Lydia Benesh had been in speech every year she could, and was even helping to coach another group. She was bestowed the role of Jack, the leader of the boys’ club. 

Charlotte Krob was just joining the speech team, making this performance her first. She was assigned the role of Brad, a somewhat jerkish kickball player, and Jack’s right-hand man. 

One of the more interesting things about the group was that the five had never really met — they were acquaintances, but they had never really spoken at length before. Typically, groups have at least a few people who know each other and their respective strengths and weaknesses. In spite of this potential limitation, the five quickly found out how well they all fit together, and became fast friends. Occasionally, they would even eat lunch together as their characters in order to better get into the roles. 

That’s not to say that there weren’t any difficulties, however. Each member seemed to face a different challenge- Krob kept breaking character and laughing at the jokes. Benesh had to get used to making all of the jokes her character made, as some of them toed the line a bit— which Benesh does not do in her daily life. However, the five worked with their coach and each other to iron out any kinks as they presented themselves. 

After performing at two entry-level competitions, the WAMAC competition and districts, the group was nominated for state. At state, they received straight ones and were nominated to perform at All-state, the highest rating achievable. 

The day of All-state began with a bus ride from the high school at 5 a.m. Most of the students slept on the way up, needing their rest for the day ahead of them. Upon arriving at Iowa State’s Stephens auditorium, the group headed inside and backstage. As one of the most recognized schools in the area, they had been chosen to sing the national anthem for the assembly. 

After the singing, they trekked through the back hallways and into the auditorium, listened to the rest of the opening ceremony, and headed off to the first performance of the day. The winter air outside was bitterly cold as the wind slashed against their faces, so they were in a hurry to get inside whenever possible. 

Large group speech members Jessica Belding, Lydia Benesh, Charlotte Krob, and Tori Oelrich perform “Controllling Interests” for the student body Feb. 24. (Dallas Olberding)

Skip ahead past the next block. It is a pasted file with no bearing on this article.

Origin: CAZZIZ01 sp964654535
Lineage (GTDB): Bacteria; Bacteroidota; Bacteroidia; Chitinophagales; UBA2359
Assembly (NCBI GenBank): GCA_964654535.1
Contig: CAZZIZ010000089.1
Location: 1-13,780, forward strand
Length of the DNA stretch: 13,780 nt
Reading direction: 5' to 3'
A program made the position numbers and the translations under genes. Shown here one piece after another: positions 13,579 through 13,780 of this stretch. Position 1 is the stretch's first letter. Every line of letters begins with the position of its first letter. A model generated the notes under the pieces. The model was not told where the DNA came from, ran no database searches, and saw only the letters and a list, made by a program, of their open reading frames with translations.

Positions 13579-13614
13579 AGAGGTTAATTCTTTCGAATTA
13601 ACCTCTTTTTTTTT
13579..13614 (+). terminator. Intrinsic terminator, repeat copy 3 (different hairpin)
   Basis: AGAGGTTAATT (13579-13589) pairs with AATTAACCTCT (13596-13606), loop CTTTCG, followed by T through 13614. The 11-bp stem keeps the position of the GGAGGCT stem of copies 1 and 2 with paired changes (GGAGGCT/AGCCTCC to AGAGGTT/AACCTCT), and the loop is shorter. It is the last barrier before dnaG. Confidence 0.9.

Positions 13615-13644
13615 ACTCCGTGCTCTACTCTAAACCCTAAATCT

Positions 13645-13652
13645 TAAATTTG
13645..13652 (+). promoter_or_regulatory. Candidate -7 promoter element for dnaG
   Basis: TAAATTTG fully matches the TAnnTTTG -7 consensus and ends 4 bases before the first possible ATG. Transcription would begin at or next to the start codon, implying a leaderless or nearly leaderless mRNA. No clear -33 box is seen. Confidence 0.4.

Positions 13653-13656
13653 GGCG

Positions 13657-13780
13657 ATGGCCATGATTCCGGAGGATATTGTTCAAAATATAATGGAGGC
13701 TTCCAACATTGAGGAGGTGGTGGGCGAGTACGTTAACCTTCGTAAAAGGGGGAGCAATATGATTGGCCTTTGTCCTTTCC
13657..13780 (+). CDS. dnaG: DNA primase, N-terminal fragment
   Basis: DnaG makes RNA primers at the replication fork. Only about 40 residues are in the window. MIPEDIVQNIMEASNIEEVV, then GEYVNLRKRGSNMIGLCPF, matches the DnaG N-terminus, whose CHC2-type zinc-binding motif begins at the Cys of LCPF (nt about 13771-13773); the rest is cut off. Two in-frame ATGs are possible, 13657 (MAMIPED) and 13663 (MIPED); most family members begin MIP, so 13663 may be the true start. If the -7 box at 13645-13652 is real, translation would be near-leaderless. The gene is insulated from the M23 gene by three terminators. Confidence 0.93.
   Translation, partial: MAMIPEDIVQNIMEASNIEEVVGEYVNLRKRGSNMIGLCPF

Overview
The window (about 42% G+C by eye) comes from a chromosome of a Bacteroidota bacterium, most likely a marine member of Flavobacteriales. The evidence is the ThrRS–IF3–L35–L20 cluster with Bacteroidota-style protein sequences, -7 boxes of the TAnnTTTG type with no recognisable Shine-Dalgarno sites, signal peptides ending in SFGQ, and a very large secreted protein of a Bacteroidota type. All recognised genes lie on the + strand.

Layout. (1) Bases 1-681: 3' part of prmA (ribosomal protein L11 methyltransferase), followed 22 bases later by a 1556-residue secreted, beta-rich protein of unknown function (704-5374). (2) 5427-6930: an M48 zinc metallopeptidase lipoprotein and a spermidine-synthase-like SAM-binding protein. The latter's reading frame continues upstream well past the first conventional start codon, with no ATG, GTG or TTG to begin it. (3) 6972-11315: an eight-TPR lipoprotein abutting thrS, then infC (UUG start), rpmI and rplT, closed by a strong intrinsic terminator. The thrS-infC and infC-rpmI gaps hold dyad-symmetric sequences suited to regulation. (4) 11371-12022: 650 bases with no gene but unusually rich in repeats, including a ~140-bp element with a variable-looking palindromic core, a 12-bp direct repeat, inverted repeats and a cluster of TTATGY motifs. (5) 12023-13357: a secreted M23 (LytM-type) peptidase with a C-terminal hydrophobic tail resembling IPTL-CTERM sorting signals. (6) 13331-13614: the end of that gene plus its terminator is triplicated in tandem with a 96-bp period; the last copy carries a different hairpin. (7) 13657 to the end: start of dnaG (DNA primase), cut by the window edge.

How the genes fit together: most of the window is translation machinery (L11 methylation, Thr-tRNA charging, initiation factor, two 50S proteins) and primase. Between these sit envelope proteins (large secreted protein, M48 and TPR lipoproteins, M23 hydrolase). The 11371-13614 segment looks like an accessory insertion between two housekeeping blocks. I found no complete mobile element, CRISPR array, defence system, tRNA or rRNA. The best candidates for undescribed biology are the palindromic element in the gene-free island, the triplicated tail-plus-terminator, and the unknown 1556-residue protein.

Running from performance to performance, the time eventually came for their own. A slight sense of sadness permeated the air between them — this would be the last time they would perform together (or so they thought). The performance itself went by in a blur, and afterward, they embraced.

The closing ceremony came at the end of a long day. “I was prepared for anyone else to win the banner,” said Oelrich. But then the ceremony began, and we return to where we left off.

They all remember a lot of screaming, most disbelief. Krob immediately turned to whoever was beside her and said, “Oh, they made a mistake?” 

When the realization set in, there were hugs. Crying. Screaming. Ty Panos, another speech team member, yelled the loudest. Coach Grant Freeman made a mad dash out the door and down two flights of stairs to the stage, where he grinned like a madman. 

None of them could believe it until they finally got down to the stage and touched the crimson threads of the banner they had worked so hard for. Piling back on the bus, praise filled the air for the five, and everyone cried a little more. They rode back home in relative silence, exhausted.

Now, they see the banner displayed proudly in the entryway every time they come to school. It is reportedly an odd feeling. “I want to cut off a little piece and keep it,” says Booth. She reassures the concerned glances around her that she won’t.

The legacy of their team will surely live on for a while. “I really loved this season,” said Benesh. “Large group was amazing.”

And in the future, many a speech will be given about the five’s fantastic speech skills.